ST. GEORGE, Utah — Federal regulators are asking Utah officials to show they’d be able to pay for a contentious proposed billion-dollar Lake Powell pipeline to draw water to southwestern Utah’s growing Washington County.

The state submitted its application for the project in March 2016 and the Federal Energy Regulatory Commission has periodically asked for additional information. But the regulators request on Aug. 11 called for the state to provide a cost estimate and financing plan within 60 days.

Water managers believe the water would be needed sometime before 2030 to keep up with population growth and new development. The proposed line is a 140-mile (225-kilometer) project that would run from the reservoir to Washington and Kane counties.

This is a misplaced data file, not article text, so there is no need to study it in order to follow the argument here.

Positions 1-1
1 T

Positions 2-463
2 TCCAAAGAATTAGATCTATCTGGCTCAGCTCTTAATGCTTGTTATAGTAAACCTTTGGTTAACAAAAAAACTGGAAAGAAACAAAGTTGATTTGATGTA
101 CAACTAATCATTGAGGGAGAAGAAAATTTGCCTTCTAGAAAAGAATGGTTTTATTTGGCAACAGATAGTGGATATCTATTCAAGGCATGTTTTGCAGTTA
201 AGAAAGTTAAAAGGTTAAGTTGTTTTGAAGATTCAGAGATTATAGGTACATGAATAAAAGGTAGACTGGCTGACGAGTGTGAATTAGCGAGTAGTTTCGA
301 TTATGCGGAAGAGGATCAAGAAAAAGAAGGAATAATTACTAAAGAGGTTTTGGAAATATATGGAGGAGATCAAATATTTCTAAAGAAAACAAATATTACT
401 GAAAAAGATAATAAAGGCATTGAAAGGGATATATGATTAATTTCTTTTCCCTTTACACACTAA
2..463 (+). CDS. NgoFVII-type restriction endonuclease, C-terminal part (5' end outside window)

Utah Division of Water Resources spokesman Joshua Palmer said he expects the state to respond within the 60-day timeframe but did not know what would be included in that response.

“Right now, we’re in the process of evaluating the additional information request, assessing what direction we need to go,” he said.

The regulator’s request was not specific about the criteria they want the cost estimate and financing plan to include.

John Fridell, the project manager with the Washington County Water Conservancy District, said he didn’t think the request constituted anything the state or districts wouldn’t be able to provide.

Opponents of the pipeline argue the relatively small communities of Washington and Kane counties aren’t equipped to fund such a large project, arguing that taxpayers across the rest of the state would need to cover the costs.